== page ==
Social support and comparison to others

Recent research has highlighted the importance of good social support after injury (Forsdyke et al. 2016). The running culture within your peer group (e.g. running friends, running coaches, on-line running communities) help foster decisions regarding training structure and progression. However, there can be a down side; some runners compare themselves to others and expect to train the same way. I often hear an athlete say, “but Tom, Dick and Harry can run 100 miles a week with no problems”. Of course they’re unaware that Tom, Dick and Harry have all seen me for various injuries! There is significant individual variability in response to loading that runners should be aware of.


Anxiety, stress and negative life events

Sometimes running can be a coping strategy for stress, anxiety and negative events in life. Some runners in clinic have said they’re ‘in crisis’ because their mental health has deteriorated when they’ve stopped running due to injury. Whilst we want to help an athlete maintain physical and psychological wellbeing, we also may need to explore other options for managing their mental health that may allow them to adjust their training without negative consequences. We often are too eager to purely look at the training load of runners without recognising the significance of accumulated load (e.g. the combined loading from training and everything else).


Impact of negative thoughts and feelings

How we think influences how we feel and behave (or in other terms cognitive appraisal). Some runners admit to thinking they are lazy if they aren’t working at 100% all the time. This can lead to them feeling guilty and even ashamed. These runners can feel obligated to continue loading to avoid negative emotions if they cease or modify their loading pattern. In order to avoid these strong, negative feelings they might push themselves to constantly train at a high intensity. This then can lead to high chronic loading or training spikes, with limited recovery, and be a signficant factor in injury development.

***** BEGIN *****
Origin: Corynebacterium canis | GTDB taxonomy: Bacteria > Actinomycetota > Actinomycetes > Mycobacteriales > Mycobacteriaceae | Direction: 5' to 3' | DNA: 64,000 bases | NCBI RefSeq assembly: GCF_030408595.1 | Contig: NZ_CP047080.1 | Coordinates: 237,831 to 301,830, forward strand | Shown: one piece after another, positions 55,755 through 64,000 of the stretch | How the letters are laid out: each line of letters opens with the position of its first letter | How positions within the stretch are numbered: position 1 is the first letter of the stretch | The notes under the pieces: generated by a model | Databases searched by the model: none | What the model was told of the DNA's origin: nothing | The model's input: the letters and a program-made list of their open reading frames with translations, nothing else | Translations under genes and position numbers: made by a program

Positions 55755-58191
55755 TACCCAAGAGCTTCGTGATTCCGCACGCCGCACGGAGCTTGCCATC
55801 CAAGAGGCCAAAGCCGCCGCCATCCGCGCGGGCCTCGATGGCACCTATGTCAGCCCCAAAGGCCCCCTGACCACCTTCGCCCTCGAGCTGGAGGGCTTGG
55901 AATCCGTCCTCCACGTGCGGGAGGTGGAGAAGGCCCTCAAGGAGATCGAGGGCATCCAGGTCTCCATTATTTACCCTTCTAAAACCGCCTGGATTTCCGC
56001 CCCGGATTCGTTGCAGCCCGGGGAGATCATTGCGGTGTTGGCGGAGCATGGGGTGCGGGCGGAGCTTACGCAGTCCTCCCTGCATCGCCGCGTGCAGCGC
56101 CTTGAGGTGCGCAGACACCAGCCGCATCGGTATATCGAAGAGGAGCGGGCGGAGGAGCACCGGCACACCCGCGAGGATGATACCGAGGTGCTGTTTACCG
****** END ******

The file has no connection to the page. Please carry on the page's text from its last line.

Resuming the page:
For some such thoughts and feelings may result in ‘exercise addiction’ or a compulsion to exercise (even if they take no pleasure from it). Griffiths et al. (2005) found the Exercise Addiction Inventory to be a quick and easy tool to screen for exercise addiction;

Exercise addiction







Further research is needed on the clinical use of inventories of this type. If you’re concerned about an athlete’s mental health you may need to arrange a referral to an appropriate mental health professional and liase with their GP. Wherever possible work together in an integrated multi-disciplinary team to provide optimal care.

Runners with a compulsion to exercise or evidence of exericse addiction may find adpating their training following injury especially difficult. They need understanding of the challenge they face and the right support to make these changes.


Miseducation and external pressures

The modern world is awash with information but sadly, much of it is inaccurate and unhelpful. In some environments macho, unhelpful mantras can put pressure on people to push themselves beyond their limits. “Go hard or go home!” is an example of this. Try as I might I can’t seem to get people to change this to, “Go hard during specific training sessions as part of a periodised training programme with appropriate volume, and then go home and optimise recovery!” …Just not as catchy!

In many sports external pressures can come from team mates, coaches and managers. It’s a delicate balance between managing injury risk and achieving optimal performance.

Not all training beliefs will lead to excessive training some might do the opposite…